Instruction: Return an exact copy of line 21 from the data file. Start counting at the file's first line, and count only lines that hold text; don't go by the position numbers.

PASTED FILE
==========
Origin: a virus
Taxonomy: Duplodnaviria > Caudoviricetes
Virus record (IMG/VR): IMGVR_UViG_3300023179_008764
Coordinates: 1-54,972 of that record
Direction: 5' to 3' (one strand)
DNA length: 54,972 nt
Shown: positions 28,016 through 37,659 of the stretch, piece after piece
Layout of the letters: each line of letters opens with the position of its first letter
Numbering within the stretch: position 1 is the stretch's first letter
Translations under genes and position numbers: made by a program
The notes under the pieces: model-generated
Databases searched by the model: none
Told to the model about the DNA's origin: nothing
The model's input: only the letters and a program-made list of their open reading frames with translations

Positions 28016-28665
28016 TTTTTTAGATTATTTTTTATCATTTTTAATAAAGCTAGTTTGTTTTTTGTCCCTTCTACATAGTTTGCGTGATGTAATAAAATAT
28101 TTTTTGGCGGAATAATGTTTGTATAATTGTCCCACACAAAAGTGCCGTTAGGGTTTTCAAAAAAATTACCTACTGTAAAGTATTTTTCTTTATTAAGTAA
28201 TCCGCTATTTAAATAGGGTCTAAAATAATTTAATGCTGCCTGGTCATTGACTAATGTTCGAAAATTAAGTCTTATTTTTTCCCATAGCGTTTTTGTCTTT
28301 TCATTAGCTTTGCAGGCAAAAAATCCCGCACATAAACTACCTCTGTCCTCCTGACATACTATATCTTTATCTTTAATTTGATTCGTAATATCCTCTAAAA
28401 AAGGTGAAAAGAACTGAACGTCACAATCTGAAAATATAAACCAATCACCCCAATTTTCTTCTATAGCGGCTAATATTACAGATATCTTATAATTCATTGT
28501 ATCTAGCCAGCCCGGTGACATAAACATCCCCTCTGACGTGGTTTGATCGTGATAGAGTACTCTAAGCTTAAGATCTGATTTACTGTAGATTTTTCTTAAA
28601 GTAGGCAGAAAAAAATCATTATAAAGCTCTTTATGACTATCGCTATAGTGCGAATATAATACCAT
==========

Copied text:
28501 ATCTAGCCAGCCCGGTGACATAAACATCCCCTCTGACGTGGTTTGATCGTGATAGAGTACTCTAAGCTTAAGATCTGATTTACTGTAGATTTTTCTTAAA